Skip to main content

Forest City and pay-to-play: findings suggest, at the least, a coordinated strategy, despite claim that contributions aren't dictated by company

I expressed some skepticism yesterday over a report from the libertarian nonprofit Cause of Action that suggested a cause and effect between campaign contributions/lobbying by Forest City Enterprises (and subsidiary) Forest City Ratner) and public subsidies.

After all, as I noted, some of numbers were questionable and Forest City's gotten support without subsidies. And, of course, this seems to be standard operating procedure for real estate developers.

But that doesn't mean the developer should be absolved. Cause of Action's conclusions are less a verdict than a charge, a call for closer examination of the record, and of cause and effect. There's much reason for skepticism about the developer's tactics.

After all, questions about political contributions have long dogged Ratner. Consider this 12/28/97 article from the New York Post, headlined King of the Retail Deals:
Ask megadeveloper Bruce Ratner why questions of political donations and connections dog virtually every development his hugely successful Forest City Ratner Companies builds - or even vies for - and he snaps, "It's just silly."
Peter Slatin wrote:
In other words, Ratner has been the city's most prolific developer over the past decade. But has he accomplished that through back-room politicking, or even by buying his way to the top? Or has he made his mark by taking risks that other, more established builders have shied away from? The answer may indeed be both.... His supporters note that he has focused almost exclusively on deals and on districts that his rivals dismissed as not worth the headaches.
Contributions part of strategy

Forest City doesn't give the money out of the goodness of their heart, or out of a connection to ideology, or out of a vague support for "good government."

After all, as I've pointed out, despite Bruce Ratner's statement (paraphrased) that he "cannot imagine people, especially Jews, who are not" Democrats, in November 2010, Ratner wrote a check for $7500 to the New York State Senate Republican Campaign Committee, ensuring smooth relations with the party that controls the legislature's second chamber.

Bruce Ratner's brother Michael Ratner, the eminent human rights lawyer, and his wife, live in Greenwich Village, but have made campaign contributions to Brooklyn political hacks, using Forest City Ratner's Brooklyn office as the return address. 

Does the company coordinate donations?

In a Toledo Blade report last December, Ohio smiles on workers' political gifts: Incentives seem to follow firms with hefty political donors, Forest City Enterprises came in third in the contribution list:
Jeff Linton, a spokesman for Cleveland-based Forest City Enterprises, said donating to a campaign or political group is up to an employee’s discretion and isn’t dictated by the company. Forest City’s employees ranked third highest among the contributors, donating about $883,153. The company was awarded two grants worth a total of $1.2 million in 2010 and 2011.
I'm not sure about the evidence in the Ohio cases examined by the Toledo Blade, but evidence gathered by the press regarding New York and Washington DC projects, and compiled by Cause of Action nationally, suggests there's very much a guiding strategy.

As I reported in March, campaign finance reports suggest significant support via bundling for mayoral candidates Public Advocate Bill de Blasio and former Comptroller Bill Thompson

Notably, a prominent Republican executive in Virginia, whose steel company produces key components for both the arena and the first modular tower, has contributed $1,000 to Democrats Thompson and Quinn, in one case through an FCR intermediary.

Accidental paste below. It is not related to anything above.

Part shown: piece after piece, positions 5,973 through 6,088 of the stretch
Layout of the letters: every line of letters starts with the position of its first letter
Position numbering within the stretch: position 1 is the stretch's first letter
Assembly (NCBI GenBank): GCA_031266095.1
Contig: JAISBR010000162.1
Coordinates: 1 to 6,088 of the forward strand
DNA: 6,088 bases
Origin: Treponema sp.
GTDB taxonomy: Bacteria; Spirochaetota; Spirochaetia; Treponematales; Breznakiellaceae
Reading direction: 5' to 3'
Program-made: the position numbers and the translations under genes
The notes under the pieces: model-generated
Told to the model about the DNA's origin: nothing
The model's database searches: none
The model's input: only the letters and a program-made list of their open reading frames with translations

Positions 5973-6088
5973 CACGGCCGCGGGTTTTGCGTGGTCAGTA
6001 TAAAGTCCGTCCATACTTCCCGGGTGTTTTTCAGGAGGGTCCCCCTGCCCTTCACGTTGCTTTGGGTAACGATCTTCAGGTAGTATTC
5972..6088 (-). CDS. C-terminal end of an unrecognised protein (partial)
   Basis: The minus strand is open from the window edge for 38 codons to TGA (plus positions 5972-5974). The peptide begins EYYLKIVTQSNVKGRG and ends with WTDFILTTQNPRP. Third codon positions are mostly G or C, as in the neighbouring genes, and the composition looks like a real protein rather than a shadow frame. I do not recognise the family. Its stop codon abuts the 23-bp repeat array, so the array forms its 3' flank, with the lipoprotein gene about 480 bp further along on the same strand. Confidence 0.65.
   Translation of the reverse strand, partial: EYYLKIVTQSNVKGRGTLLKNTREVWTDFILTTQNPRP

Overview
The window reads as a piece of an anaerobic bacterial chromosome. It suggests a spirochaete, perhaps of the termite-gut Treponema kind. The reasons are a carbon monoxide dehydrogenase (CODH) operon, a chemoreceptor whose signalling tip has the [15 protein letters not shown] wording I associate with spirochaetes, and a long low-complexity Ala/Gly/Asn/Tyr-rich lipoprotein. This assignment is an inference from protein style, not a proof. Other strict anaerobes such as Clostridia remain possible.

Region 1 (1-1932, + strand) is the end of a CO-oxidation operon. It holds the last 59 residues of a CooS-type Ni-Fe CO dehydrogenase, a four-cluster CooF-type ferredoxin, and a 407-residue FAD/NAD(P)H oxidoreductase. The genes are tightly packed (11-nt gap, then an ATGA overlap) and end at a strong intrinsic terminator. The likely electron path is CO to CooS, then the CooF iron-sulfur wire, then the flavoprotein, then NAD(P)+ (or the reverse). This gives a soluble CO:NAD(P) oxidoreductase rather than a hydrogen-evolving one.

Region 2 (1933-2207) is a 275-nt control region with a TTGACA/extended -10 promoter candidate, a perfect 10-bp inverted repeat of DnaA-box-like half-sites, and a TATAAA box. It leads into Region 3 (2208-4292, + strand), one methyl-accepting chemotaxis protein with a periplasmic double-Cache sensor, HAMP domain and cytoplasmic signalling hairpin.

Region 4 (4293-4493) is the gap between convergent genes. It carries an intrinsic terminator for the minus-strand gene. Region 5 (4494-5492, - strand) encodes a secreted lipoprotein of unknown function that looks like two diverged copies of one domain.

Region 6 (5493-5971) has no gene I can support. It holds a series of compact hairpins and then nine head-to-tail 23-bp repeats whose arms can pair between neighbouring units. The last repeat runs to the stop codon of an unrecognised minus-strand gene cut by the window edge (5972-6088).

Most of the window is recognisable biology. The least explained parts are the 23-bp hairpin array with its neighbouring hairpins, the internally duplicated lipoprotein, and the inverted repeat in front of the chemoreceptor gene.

And in Washington

In an investigation this past May, WAMU in Washington found copious examples of a correlation between campaign contributions and subsidies, and headlined its first installment Major Campaign Donors Score Hefty City Subsidies:
“This is, of course, pay to play politics in gory detail,” Bruce Cain, a political science professor at Stanford University, said after reviewing WAMU’s findings. “I doubt that anyone was so stupid as to be explicit about what was being traded...More likely [the trading] is done with quiet understanding about what is expected of people who want a subsidy.”
Forest City Washington: leading political donor
In a followup headlined In Fight For Deals, Developers Make Well-Timed Campaign Contributions,
Fred Cooke, an attorney who has represented developers, council members and other... said there is a “perfectly innocent” explanation for why some companies turn in contributions on the same day: Someone thinks a certain candidate should be elected so they recruit their friends or associates to donate.
Others called it a quid pro quo. In another graphic, below, Forest City's donations peaked in the year it needed subsidies.

From WAMU
Cause of Action's most potent finding

In laying out a pattern of spending in localities where Forest City has project, the Cause of Action report does not drill down significantly to identify cause and effect. However, the most potent finding demolishes Linton's statement about the company's professed hands-off policy:
FCE even went so far as to coordinate donations among employees in FCE project locations: $15.4 million of the [$23 million in] contributions were made by multiple employees of FCE on the same day.

Comments

Popular posts from this blog

Barclays Center/Levy Restaurants hit with suit charging discrimination on disability, race; supervisors said to use vicious slurs, pursue retaliation

The Daily News has an article today, Barclays Center hit with $5M suit claiming discrimination against disabled, while the New York Post headlined its article Barclays Center sued over taunting disabled employees.

While that's part of the lawsuit, more prominent are claims of racial discrimination and retaliation, with black employees claiming repeated abuse by white supervisors, preferential treatment toward Hispanic colleagues, and retaliation in response to complaints.

Two individual supervisors, for example, are charged with  referring to black employees as “black motherfucker,” “dumb black bitch,” “black monkey,” “piece of shit” and “nigger.”

Two have referred to an employee blind in one eye as “cyclops,” and “the one-eyed guy,” and an employee with a nose disorder as “the nose guy.”

There's been no official response yet though arena spokesman Barry Baum told the Daily News they, but take “allegations of this kind very seriously” and have "a zero tolerance policy for…